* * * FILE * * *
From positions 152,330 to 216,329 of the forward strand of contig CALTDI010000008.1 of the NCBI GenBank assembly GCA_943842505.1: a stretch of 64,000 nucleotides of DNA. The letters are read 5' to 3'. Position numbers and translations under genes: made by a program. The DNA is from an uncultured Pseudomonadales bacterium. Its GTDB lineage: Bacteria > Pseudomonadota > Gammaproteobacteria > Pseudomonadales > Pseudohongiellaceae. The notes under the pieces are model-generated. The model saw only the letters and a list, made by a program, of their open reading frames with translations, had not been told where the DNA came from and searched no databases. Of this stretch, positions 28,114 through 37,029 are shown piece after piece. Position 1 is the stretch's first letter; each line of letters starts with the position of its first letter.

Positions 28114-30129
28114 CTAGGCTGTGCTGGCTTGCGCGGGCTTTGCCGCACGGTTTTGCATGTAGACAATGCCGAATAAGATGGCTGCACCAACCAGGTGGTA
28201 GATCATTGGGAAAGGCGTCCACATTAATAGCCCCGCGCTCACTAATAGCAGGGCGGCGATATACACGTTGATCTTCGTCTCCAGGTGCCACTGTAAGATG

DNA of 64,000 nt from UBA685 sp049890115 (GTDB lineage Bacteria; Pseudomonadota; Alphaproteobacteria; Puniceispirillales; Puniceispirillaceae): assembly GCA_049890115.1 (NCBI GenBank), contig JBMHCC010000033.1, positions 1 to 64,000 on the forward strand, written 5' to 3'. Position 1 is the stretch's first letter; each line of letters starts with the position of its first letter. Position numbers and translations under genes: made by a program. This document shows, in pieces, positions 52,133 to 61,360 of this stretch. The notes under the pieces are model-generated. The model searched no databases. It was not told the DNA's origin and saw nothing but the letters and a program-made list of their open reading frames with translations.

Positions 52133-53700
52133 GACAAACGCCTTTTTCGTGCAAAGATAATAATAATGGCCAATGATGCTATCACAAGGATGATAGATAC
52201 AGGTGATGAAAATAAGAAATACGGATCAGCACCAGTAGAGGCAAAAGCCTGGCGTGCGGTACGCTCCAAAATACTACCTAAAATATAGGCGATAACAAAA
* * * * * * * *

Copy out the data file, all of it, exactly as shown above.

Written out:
From positions 152,330 to 216,329 of the forward strand of contig CALTDI010000008.1 of the NCBI GenBank assembly GCA_943842505.1: a stretch of 64,000 nucleotides of DNA. The letters are read 5' to 3'. Position numbers and translations under genes: made by a program. The DNA is from an uncultured Pseudomonadales bacterium. Its GTDB lineage: Bacteria > Pseudomonadota > Gammaproteobacteria > Pseudomonadales > Pseudohongiellaceae. The notes under the pieces are model-generated. The model saw only the letters and a list, made by a program, of their open reading frames with translations, had not been told where the DNA came from and searched no databases. Of this stretch, positions 28,114 through 37,029 are shown piece after piece. Position 1 is the stretch's first letter; each line of letters starts with the position of its first letter.

Positions 28114-30129
28114 CTAGGCTGTGCTGGCTTGCGCGGGCTTTGCCGCACGGTTTTGCATGTAGACAATGCCGAATAAGATGGCTGCACCAACCAGGTGGTA
28201 GATCATTGGGAAAGGCGTCCACATTAATAGCCCCGCGCTCACTAATAGCAGGGCGGCGATATACACGTTGATCTTCGTCTCCAGGTGCCACTGTAAGATG

DNA of 64,000 nt from UBA685 sp049890115 (GTDB lineage Bacteria; Pseudomonadota; Alphaproteobacteria; Puniceispirillales; Puniceispirillaceae): assembly GCA_049890115.1 (NCBI GenBank), contig JBMHCC010000033.1, positions 1 to 64,000 on the forward strand, written 5' to 3'. Position 1 is the stretch's first letter; each line of letters starts with the position of its first letter. Position numbers and translations under genes: made by a program. This document shows, in pieces, positions 52,133 to 61,360 of this stretch. The notes under the pieces are model-generated. The model searched no databases. It was not told the DNA's origin and saw nothing but the letters and a program-made list of their open reading frames with translations.

Positions 52133-53700
52133 GACAAACGCCTTTTTCGTGCAAAGATAATAATAATGGCCAATGATGCTATCACAAGGATGATAGATAC
52201 AGGTGATGAAAATAAGAAATACGGATCAGCACCAGTAGAGGCAAAAGCCTGGCGTGCGGTACGCTCCAAAATACTACCTAAAATATAGGCGATAACAAAA